His research is supported by Institutional Development Awards (IDeA) from the National Institute of General Medical Sciences of the National Institutes of Health, grant numbers P20-GM104318 and P20-GM103423.

The MDI Biological Laboratory, located in Bar Harbor, Maine, is an independent, non-profit biomedical research institution focused on increasing healthy lifespan and increasing our natural ability to repair and regenerate tissues damaged by injury or disease. The institution develops solutions to complex human health problems through research, education and ventures that transform discoveries into cures. For more information, please visit

Mount Desert Island Biological Laboratory

Related Immune System Articles:

The immune system may explain skepticism towards immigrants
There is a strong correlation between our fear of infection and our skepticism towards immigrants.
New insights on how pathogens escape the immune system
The bacterium Salmonella enterica causes gastroenteritis in humans and is one of the leading causes of food-borne infectious diseases.
Understanding how HIV evades the immune system
Monash University (Australia) and Cardiff University (UK) researchers have come a step further in understanding how the human immunodeficiency virus (HIV) evades the immune system.
Carbs during workouts help immune system recovery
Eating carbohydrates during intense exercise helps to minimise exercise-induced immune disturbances and can aid the body's recovery, QUT research has found.
A new model for activation of the immune system
By studying a large protein (the C1 protein) with X-rays and electron microscopy, researchers from Aarhus University in Denmark have established a new model for how an important part of the innate immune system is activated.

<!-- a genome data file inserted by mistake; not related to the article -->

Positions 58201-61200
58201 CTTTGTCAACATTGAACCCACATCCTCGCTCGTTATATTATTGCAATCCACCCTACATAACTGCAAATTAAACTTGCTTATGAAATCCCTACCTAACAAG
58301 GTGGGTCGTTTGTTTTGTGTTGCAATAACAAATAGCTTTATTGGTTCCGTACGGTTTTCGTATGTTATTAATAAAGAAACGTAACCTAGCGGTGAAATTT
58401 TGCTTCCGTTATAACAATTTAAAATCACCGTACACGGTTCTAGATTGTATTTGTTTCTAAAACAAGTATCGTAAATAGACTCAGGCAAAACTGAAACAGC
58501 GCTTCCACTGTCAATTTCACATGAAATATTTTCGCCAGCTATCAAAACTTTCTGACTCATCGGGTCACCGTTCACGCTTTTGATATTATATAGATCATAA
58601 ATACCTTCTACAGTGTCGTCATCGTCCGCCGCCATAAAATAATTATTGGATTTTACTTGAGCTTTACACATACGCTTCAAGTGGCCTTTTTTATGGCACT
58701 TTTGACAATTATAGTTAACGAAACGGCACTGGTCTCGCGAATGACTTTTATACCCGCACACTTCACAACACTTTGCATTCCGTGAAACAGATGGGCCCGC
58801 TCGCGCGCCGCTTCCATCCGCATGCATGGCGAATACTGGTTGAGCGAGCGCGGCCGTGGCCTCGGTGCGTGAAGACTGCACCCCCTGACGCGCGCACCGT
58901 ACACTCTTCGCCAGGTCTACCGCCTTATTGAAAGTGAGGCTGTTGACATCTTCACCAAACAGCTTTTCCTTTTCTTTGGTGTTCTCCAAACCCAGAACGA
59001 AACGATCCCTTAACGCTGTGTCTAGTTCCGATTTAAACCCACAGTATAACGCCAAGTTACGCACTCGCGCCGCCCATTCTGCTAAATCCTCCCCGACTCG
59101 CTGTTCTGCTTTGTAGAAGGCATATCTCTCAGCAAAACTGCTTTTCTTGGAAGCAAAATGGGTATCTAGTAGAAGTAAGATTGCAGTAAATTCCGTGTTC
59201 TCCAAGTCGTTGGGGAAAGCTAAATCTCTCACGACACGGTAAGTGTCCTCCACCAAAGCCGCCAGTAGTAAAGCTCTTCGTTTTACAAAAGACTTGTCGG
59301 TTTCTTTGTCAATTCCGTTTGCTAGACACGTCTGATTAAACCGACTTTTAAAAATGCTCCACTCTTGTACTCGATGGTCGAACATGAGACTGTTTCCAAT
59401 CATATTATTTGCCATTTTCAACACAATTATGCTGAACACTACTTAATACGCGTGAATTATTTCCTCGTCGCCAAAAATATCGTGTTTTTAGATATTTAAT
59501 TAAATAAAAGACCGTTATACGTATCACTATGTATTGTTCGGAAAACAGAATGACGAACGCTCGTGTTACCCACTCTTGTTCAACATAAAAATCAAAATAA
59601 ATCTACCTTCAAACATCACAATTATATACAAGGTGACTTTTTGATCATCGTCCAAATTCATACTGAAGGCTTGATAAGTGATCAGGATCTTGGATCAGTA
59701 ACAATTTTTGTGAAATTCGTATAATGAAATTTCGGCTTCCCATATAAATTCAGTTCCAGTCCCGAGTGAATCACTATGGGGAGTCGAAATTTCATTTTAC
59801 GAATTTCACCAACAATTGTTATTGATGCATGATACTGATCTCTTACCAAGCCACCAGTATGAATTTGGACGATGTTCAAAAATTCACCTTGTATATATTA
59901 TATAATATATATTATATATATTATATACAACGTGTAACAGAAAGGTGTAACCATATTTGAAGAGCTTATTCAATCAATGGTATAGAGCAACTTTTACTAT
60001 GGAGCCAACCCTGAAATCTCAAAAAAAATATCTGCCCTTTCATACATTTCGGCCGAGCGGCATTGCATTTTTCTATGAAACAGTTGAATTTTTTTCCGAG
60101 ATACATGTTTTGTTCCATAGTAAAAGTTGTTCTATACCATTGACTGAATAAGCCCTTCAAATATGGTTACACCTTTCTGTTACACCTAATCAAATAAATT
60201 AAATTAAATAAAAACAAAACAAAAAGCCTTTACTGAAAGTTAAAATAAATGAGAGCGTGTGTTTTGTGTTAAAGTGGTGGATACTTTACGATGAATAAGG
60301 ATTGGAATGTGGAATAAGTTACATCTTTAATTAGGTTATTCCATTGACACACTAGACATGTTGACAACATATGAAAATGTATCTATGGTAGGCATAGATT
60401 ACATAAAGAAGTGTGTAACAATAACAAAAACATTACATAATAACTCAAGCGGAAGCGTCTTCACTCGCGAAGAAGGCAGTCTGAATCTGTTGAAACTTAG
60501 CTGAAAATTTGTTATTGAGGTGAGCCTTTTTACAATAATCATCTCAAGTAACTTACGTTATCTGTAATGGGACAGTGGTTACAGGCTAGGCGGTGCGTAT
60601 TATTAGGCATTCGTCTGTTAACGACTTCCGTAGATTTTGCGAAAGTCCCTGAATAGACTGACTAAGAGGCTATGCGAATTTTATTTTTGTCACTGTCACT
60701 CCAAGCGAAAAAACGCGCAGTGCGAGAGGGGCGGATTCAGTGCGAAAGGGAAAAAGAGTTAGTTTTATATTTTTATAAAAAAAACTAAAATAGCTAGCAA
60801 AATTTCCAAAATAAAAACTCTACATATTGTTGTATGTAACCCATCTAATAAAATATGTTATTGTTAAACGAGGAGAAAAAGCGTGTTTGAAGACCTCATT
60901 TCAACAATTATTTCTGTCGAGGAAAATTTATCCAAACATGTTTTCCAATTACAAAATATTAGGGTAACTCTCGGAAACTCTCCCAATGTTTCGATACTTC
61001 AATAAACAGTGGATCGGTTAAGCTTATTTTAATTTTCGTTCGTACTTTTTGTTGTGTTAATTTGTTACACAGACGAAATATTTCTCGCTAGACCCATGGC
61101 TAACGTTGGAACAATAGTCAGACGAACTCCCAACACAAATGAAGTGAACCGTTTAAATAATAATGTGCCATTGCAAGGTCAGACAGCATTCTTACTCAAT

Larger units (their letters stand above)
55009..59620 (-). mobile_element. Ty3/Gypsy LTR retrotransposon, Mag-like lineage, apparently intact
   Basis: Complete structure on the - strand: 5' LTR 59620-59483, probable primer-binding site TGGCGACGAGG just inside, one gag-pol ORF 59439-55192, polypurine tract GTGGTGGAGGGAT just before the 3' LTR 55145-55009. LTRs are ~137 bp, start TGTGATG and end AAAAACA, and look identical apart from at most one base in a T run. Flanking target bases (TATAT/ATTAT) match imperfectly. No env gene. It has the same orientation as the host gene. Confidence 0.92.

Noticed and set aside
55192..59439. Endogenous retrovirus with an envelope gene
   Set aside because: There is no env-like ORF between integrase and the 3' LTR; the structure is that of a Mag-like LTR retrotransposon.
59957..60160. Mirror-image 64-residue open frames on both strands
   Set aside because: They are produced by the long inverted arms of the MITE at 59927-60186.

Guards of the human immune system unraveled
Dendritic cells represent an important component of the immune system: they recognize and engulf invaders, which subsequently triggers a pathogen-specific immune response.
How our immune system targets TB
Researchers have seen, for the very first time, how the human immune system recognizes tuberculosis (TB).
How a fungus inhibits the immune system of plants
A newly discovered protein from a fungus is able to suppress the innate immune system of plants.
A new view of the immune system
Pathogen epitopes are fragments of bacterial or viral proteins. Nearly a third of all existing human epitopes consist of two different fragments.
TB tricks the body's immune system to allow it to spread
Tuberculosis tricks the immune system into attacking the body's lung tissue so the bacteria are allowed to spread to other people, new research from the University of Southampton suggests.

Related Immune System Reading:

Best Science Podcasts 2019

We have hand picked the best science podcasts for 2019. Sit back and enjoy new science podcasts updated daily from your favorite science news services and scientists.
Now Playing: TED Radio Hour

Jumpstarting Creativity
Our greatest breakthroughs and triumphs have one thing in common: creativity. But how do you ignite it? And how do you rekindle it? This hour, TED speakers explore ideas on jumpstarting creativity. Guests include economist Tim Harford, producer Helen Marriage, artificial intelligence researcher Steve Engels, and behavioral scientist Marily Oppezzo.
Now Playing: Science for the People

#524 The Human Network
What does a network of humans look like and how does it work? How does information spread? How do decisions and opinions spread? What gets distorted as it moves through the network and why? This week we dig into the ins and outs of human networks with Matthew Jackson, Professor of Economics at Stanford University and author of the book "The Human Network: How Your Social Position Determines Your Power, Beliefs, and Behaviours".